Now, lets get started on my first read-a-thon!

(next update in 4 hours)

Thursday, 23 April 2015

Dewey's 24-hour Readathon

Dewey's 24-hour-read-a-thon is this Saturday, and I'm participating! The read-a-thon starts at the same moment all around the world, and for me, being in the Netherlands, it means mine will start at 2pm. As I cannot afford a hangover because I have quite some uni-work to do, I will not read for the entire 24 hours and try and get some sleep in.

Anyway, I wanted to post a TBR, but I'm really not sure what I'll be reading, so the books I've picked will be quite a few too many. Moreover, a few of these books need an explanation. 


Watchmen is a book I've been reading for a readalong, but I got a bit behind because of finals. So I'll be catching up, but not finishing it, cause I don't want to get too far ahead. 
Harry Potter and the Chamber of Secrets. This is part of a project I'm trying to do this year: read all Harry Potter books - one every month for the months of January, April - December. Yes, that's 10 months, but I included the Hogwards Library books as well. 
All I Know Now. A book by one of my favourite Youtubers, Carrie Fletcher, which came out today. I had planned this for Saturday, but as I got it in the mail I realised it may be a bit too big for the day, and I might not want to rush it either. So I'm not sure about that one. 
The Little Black Penguin editions. I got these the other day, and I thought they'd be perfect for a day of reading. However, I'll most definitely not read all four of them. 
The Rosie Project.  I've been reading this for the past few days, but I'm pretty sure I won't have time to finish it before the read-a-thon, so I'll finish it in the first hour or so. 

Saturday, I will try to update every, say, three hours. But we'll see how it goes. If you're participating too, please let me know what you're reading! 


Thursday, 9 April 2015

Review: Ada or Ardor


“What are dreams? A random sequence of scenes, trivial or tragic, viatic or static, fantastic or familiar, featuring more or less plausible events patched up with grotesque details, and recasting dead people in new settings.”

Title: Ada or Ardor: A Family Chronicle
Author: Vladimir Nabokov
Year: 1969
Pages: 479

Ada is a family chronicle and spans one hundred years. It tells the story of Ivan ‘Van’ Veen, and his life-long love for his cousin Ada. Although at first glance you’d say this would fit in the genre of romance, it is at the same time a fairy-tale, but also philosophical, epic, historical, erotic, and maybe even science-fiction.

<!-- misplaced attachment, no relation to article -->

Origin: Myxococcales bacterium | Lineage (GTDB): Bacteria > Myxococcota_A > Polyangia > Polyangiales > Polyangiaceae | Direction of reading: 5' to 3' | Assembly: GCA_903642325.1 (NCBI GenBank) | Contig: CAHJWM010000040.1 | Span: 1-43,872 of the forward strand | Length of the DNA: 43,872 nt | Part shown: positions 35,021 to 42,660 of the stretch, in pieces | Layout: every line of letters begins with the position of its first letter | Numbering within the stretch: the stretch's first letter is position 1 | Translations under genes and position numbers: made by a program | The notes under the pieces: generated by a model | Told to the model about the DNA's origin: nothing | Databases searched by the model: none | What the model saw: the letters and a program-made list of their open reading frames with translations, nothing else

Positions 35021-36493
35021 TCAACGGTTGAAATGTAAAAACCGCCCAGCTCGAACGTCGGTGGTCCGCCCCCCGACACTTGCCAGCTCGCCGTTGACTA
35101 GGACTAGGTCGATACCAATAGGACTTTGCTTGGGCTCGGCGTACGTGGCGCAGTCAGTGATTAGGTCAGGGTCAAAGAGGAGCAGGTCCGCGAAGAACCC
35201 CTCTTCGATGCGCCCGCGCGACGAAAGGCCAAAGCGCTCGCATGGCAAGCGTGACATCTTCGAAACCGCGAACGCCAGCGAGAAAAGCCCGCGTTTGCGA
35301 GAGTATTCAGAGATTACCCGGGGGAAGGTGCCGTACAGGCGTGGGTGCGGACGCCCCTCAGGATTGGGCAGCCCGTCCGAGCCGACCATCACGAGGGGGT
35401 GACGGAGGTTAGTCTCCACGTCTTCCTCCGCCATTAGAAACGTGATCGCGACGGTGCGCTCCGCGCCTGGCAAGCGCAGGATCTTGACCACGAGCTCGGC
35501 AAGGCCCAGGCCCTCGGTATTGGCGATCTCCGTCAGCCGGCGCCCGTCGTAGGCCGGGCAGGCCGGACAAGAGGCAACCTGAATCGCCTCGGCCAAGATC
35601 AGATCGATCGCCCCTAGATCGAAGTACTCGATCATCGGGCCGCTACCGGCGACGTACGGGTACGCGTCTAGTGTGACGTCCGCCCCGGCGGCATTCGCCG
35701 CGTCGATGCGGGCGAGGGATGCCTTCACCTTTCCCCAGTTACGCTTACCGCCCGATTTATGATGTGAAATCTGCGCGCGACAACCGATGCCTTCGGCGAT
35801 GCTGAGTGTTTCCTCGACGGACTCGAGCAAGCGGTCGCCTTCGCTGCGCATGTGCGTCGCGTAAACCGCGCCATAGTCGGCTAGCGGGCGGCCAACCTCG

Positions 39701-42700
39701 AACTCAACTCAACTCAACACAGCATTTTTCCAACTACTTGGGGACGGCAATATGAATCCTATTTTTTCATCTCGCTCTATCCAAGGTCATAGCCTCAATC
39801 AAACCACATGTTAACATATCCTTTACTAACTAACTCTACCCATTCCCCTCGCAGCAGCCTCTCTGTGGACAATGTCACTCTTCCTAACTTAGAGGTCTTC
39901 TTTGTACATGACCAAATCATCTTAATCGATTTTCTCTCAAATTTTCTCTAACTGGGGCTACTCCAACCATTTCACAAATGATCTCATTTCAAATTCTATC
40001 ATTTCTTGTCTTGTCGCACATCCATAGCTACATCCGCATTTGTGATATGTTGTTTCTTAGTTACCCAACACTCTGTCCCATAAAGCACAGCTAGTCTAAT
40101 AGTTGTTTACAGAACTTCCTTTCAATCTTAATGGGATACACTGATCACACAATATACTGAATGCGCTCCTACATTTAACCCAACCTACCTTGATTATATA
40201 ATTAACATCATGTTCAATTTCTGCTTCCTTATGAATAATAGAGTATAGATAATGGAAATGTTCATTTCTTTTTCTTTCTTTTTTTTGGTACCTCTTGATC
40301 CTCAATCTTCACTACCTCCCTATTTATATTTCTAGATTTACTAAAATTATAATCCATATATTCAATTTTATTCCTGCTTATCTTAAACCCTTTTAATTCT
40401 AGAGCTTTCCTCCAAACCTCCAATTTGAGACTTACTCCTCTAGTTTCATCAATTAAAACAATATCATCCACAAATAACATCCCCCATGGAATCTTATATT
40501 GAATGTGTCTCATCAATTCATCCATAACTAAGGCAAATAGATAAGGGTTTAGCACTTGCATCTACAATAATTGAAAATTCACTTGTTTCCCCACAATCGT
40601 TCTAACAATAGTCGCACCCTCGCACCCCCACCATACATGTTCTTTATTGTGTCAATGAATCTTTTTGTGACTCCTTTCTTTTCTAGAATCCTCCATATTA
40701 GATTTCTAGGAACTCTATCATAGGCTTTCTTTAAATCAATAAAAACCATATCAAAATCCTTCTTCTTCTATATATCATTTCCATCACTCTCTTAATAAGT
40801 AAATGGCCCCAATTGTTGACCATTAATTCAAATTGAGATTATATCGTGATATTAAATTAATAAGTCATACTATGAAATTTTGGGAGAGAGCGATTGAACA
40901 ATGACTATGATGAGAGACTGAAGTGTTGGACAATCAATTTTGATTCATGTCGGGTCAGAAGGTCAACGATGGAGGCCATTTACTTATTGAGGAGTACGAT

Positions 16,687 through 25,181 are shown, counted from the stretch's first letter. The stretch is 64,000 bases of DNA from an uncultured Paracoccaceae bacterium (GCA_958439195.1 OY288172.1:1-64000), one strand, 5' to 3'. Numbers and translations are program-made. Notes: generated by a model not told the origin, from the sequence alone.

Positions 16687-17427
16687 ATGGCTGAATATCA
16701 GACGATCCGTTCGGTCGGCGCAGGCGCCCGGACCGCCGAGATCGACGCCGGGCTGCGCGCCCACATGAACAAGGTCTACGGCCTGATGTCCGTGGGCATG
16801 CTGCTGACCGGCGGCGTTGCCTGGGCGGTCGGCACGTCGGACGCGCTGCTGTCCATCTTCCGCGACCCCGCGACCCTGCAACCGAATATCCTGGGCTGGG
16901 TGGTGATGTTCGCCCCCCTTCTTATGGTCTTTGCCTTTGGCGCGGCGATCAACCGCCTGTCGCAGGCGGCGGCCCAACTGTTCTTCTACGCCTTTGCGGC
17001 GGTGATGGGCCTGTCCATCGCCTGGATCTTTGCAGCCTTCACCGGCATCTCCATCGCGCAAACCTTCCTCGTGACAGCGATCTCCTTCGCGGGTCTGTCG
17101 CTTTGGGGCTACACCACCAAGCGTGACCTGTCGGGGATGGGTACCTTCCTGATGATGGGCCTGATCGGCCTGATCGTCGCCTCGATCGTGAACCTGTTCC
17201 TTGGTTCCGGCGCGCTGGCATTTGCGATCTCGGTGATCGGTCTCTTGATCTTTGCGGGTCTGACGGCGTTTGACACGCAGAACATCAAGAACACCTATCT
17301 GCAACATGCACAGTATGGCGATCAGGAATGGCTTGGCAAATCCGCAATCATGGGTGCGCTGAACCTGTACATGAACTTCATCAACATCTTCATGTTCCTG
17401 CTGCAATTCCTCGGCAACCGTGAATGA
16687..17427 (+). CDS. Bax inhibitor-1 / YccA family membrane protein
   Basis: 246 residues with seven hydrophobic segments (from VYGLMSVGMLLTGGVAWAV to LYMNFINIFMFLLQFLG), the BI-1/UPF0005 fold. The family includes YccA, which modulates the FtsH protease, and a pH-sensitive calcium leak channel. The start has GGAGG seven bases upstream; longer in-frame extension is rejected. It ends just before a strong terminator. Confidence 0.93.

It is set in an alternate version of our earth. There are slight differences in world events, and, in short, consequently North-America is a country in which people speak French, Russian, and English. Very convenient for the author, who was fluent in these languages, and felt being able to speak all of these allowed him to express himself best – if a word lacked in the English language, he’d use the French word, etc. (Very contrasting to the way language is used in the dystopian 1984). Although all Nabokov’s novels mix these languages, in Ada it is most prominent and important. At first glance, too, he has provided us with a glossary. Unfortunately, there are no notes, so whenever you stumble upon a foreign word, you’d have to go to the back of the book, and find out whether it’s been translated or not. Quickly enough, you’ll find that you’ve put too much trust in Nabokov. Of course, the easy phrases are the only ones translated, and for the difficult passages, you’d have to use Google Translate. Even more so, there are some words or phrases which are glossed several times, with different meanings. When then you see the notes were written by Vivian Darkbloom , someone who’s read Lolita will understand that this is a character (and a persona of our author – it’s an acronym, you see). Language is the first of many features which makes this novel interesting and dynamic, but at the same time tedious and difficult. Much time is spent trying to figure out what the characters are saying when speaking Russian – French I could often understand - up until the point when you can no longer be bothered checking each and every word, hoping you’ll understand the basic premise without looking it up.